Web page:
Reviewed by GREG KING
Director: Antoine Fuqua
Stars: Denzel Washington, Ashton Sanders, Melissa Leo, Bill Pullman, Pedro Pascal, Orson Bean, Jonathan Scarfe, Sakina Jaffrey.
Denzel Washington has certainly starred in his fair share of remakes lately, with Man On Fire, The Manchurian Candidate, The Taking Of Pelham 1-2-3 and The Magnificent Seven to name a few. But in his storied career he has never appeared in a sequel to one of his hits – until now. The Equalizer 2 is of course a follow up to his 2014 film which was a reboot of the popular television series, created by Michael Sloan, which starred Edward Woodward as Robert McCall, a former CIA agent trying to atone for his past deeds by delivering justice to the oppressed and those hapless victims who are unable to find any other recourse through the law or authorities.
Whereas Woodward’s McCall used his brains rather than brawn to solve problems, Washington’s take on the character is much different – an unstoppable force to be reckoned with, he is a lethal weapon who uses his unique skill set to settle scores. He leaves behind a trail of battered, bruised and broken bodies and a high body count. When the film opens, he is working as a driver for the drive-service Lyft, which allows him to meet people who need his help.
There are several scenes in which we see how McCall works his way through some violent confrontations. We get an early reminder of his lethal efficiency when he takes down a bunch of entitled yuppie businessmen who have drugged and abused a call girl in their hotel suite. But along with a form of rough justice he also delivers some strong moral values. This is seen in the subplot in which McCall takes a paternal interest in Miles (Ashton Sanders, from the Oscar winning Moonlight, etc), a streetwise aspiring artist who is desperate to put food on his table. When Miles seems about to join a drug dealing street gang, McCall steps in.
But the real plot kicks in when McCall’s friend Susan Plummer (Melissa Leo) is brutally beaten and killed in a Brussels hotel while investigating a suspicious murder/suicide. McCall turns to Dave Young (Pedro Pascal, from tv series Narcos, etc), a former colleague who shares his dark past. But the truth is far more complicated, and there is a massive conspiracy at work that somehow links back to McCall’s own secret past. The threat is even closer to home than McCall realises. It all leads to a bloody showdown in a small coastal town in the middle of a fierce hurricane. McCall uses his lethal skills and genius for improvising weapons in a well-staged climax that is not quite as inventive or as claustrophobic as the brutal showdown in a Bunnings-style hardware warehouse that brought the previous film to a close. There are several hand to hand combat scenes, but the fight choreography is not as tight as in the original either.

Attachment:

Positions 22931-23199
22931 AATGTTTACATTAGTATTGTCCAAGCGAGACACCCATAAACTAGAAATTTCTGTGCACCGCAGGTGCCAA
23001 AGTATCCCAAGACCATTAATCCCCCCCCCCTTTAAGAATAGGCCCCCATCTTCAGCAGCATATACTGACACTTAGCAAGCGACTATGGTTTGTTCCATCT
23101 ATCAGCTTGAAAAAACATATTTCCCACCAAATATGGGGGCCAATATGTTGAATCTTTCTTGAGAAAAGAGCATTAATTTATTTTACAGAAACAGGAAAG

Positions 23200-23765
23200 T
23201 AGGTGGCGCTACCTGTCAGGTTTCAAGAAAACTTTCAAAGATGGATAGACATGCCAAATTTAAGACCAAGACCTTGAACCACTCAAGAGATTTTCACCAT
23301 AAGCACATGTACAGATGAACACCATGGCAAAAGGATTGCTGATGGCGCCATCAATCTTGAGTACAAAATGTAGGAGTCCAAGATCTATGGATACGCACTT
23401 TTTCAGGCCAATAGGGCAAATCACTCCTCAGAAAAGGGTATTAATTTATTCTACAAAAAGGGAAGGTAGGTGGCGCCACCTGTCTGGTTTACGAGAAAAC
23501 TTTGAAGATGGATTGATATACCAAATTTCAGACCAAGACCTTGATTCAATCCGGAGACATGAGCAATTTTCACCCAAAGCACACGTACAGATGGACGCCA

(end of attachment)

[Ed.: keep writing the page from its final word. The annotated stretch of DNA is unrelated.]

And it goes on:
The Equalizer 2 also takes the series even further away from the original television concept, but it will appeal to action junkies. However, the villains here are little more than cliched, one-dimensional types about whom we learn little. And if you can’t guess the identity of the main villain before the mid-way point, you haven’t seen enough of these movies.
The Equalizer 2 is the fourth film Washington has made with director Antoine Fuqua, who directed him to an Oscar in Training Day, and also put him through his paces in the first Equalizer movie. Washington usually plays decent men, men of integrity, but somehow Fuqua has seemed to tap into his darker side, but he does bring a certain gravitas to his violent, pragmatic and surly anti-hero. Washington makes for a great action hero, and he brings a complexity to his compromised anti-hero in this violent revenge thriller. Bill Pullman reprises his role from the original film, but he is given little to do here in a fairly thankless role.
The Equalizer 2 shares plenty in common with Washington’s 2004 drama Man On Fire, which was helmed by the late, great Tony Scott, another frequent collaborator. And the relationship he develops with the troubled Miles grounds this revenge thriller gives the material a more interesting tone and optimistic edge. Sanders brings some comic energy to his performance as the naïve Miles.